i like my boyfriend and airplanes and that’s about it
Happy Birthday, Uncle Larry
Something evil overcame Larry on Thursday. It went like this: Larry, an Eagle Scout, a churchgoer, a part-time trombonist, systems analyst and news-watcher, was also a watcher of the neighborhood. Elbows pressed against the silver star in the center of the steering wheel, hands at something like 12:00 and 12:30, he passed through the Cottonwood Cove gate at a crawl (the gate kept out all the unsavory characters who might try skateboarding, or listening to loud music that wasn’t jazz, or doing drugs, or otherwise ruining the neighborhood). In front of the McMaynerberry house, the grass was an inch too long. Giraffe topiaries at the Bernards’ place had overgrown ears and tails. The Prescotts were patronizing a lemonade stand surely established without a vendor permit, as the proprietors were children. And, worst of all, the brown paper box meant for the Northrops was still an eyesore on the kitchen island. He’d hoped it would do away with itself. Just disappear when he came home. But the package didn’t have legs and nobody else in the house was using theirs, so there it stayed, ugly, beckoning, a curiosity with no return address or shipping information. Larry wanted it open. The problem was putting it back together.
Friendly World: Iceland
Reykjavík, the world’s northernmost capital, was named “smokey bay” by the Vikings for the steam rising from its geothermal vents. Pinned between the North American and Eurasian plates, the island is a geological hotspot, constantly growing thanks to its volcanoes. Two-thirds of Iceland’s tiny population of 360,000 live in Reykjavík, and the whole country feels like an idyllic small town where everyone knows each other. Or, as our tour guide put it, “Knows someone who knows someone.”
Don't Eat the Chocolate Cake
Breakfast is coffee and a chocolate donut with rainbow sprinkles, paid for today by the gentleman across the counter. Nothing tastes better on a grey autumn morning. In all his neck-bearded glory, Wayne waves at me, and I raise my mug to him. Still trying to make up for bullying me in high school, I guess. I would tell him the statute of limitations for whitewashing me in mushy Oregon snow is long past, but I like free food as much as the next guy—provided it’s actually free. He leaves a bunch of cash on the counter, shoulders on the teal letter jacket he can’t button all the way up anymore, and leaves in a gust of cold air. My knee stops bouncing.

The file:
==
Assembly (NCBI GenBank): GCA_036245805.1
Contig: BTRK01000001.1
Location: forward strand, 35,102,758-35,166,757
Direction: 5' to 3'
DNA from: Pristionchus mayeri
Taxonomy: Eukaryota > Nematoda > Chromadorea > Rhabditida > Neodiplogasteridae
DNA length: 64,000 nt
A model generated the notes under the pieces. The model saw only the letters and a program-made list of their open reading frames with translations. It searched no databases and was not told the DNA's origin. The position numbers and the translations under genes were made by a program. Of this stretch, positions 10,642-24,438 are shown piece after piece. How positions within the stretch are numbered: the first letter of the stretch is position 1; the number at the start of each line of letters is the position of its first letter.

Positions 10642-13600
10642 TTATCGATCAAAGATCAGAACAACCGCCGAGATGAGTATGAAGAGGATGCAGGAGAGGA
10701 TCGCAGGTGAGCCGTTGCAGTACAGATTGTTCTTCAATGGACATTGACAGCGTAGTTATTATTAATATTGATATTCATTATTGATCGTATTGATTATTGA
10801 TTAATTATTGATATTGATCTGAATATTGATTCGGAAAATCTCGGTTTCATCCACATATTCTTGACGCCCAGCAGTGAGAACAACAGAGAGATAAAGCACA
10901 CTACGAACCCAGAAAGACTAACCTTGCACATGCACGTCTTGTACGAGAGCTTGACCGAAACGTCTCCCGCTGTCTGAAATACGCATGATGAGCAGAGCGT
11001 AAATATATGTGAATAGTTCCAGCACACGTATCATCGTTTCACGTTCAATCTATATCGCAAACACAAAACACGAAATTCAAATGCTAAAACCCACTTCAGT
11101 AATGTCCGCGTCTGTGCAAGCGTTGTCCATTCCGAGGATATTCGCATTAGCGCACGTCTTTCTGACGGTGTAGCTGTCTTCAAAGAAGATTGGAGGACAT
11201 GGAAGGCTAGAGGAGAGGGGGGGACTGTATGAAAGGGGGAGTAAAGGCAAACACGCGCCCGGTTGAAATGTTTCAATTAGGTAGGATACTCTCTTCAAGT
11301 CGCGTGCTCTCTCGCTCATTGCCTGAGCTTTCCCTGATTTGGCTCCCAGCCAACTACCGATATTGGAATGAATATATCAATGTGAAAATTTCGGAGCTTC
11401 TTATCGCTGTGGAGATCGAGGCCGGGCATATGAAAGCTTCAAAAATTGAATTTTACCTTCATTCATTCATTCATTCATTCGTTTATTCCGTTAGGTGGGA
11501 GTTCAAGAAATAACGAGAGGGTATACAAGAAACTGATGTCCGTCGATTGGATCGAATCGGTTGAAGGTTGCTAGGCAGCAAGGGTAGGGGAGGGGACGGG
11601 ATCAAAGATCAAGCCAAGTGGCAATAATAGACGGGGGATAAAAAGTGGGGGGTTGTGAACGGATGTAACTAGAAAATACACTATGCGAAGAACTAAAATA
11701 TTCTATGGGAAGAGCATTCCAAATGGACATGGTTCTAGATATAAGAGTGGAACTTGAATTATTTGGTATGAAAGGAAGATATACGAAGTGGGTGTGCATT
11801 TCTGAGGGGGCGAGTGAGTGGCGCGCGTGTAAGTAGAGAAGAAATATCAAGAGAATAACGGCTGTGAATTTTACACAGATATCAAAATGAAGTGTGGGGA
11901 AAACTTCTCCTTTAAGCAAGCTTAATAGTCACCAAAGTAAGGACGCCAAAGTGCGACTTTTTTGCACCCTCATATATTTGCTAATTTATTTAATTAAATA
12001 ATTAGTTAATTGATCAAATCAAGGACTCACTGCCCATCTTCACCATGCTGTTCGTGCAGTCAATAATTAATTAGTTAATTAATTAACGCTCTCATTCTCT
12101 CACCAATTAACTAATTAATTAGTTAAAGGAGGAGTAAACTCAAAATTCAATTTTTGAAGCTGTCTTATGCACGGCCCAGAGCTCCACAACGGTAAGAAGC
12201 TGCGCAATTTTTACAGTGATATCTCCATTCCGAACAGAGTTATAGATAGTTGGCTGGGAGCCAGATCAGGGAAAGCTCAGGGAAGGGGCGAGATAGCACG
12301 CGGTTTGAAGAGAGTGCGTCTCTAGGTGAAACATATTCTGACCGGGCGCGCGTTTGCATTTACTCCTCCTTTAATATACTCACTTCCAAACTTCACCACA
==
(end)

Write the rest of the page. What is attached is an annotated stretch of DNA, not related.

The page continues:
The ships always come after the bonfire—great, shining leviathans carrying people from the far reaches. Some speak with the cadence of trickling water. Some wobble when they step out of the sea and into the sand. Some have gold around their necks, hanging from their ears, wrapped around their wrists, and the people who go ashore hand-in-hand have gold on their fingers. Papa has gold of his own, but he doesn’t wear it.
Where It’s Always Green
Little hands grab at the half-empty box of orange juice, and I can’t catch it this time. Katie’s eyes meet mine. My hand goes to my temple. All my frustration slips out in a sigh I can’t hold back, and then come the tears. She lost a game I never play willingly, a game she’s never lost before. Looks like this is the end of normal.
So You Want to Be a Pilot.
So you want to be a pilot. Maybe someone inspiring in your family is a pilot. Maybe you’re a trust fund baby with nothing better to do. Maybe you just like airplanes. Navigating the aviation world as a rookie is tough no matter who you are, so I’m here to tell you everything an instructor won’t.
my wingtips golden in the glow of dawn i turn my sleepy head toward the light a lustrous crown upon the mountains' brawn smothering the last echoes of night.
The Wild West Desert
The beginning of the apocalypse—toilet paper and bottled water absent from the shelves; schools and gyms and restaurants closing indefinitely; hospitals overflowing with sick people. Neighbors and friends are terrified. People have to stand six feet apart or risk death. And then, in the middle of everything, an earthquake. It shook me awake at about 7:00 AM on a rainy day in March, and I thought the world really would end. Maybe the Mormons had been right all along.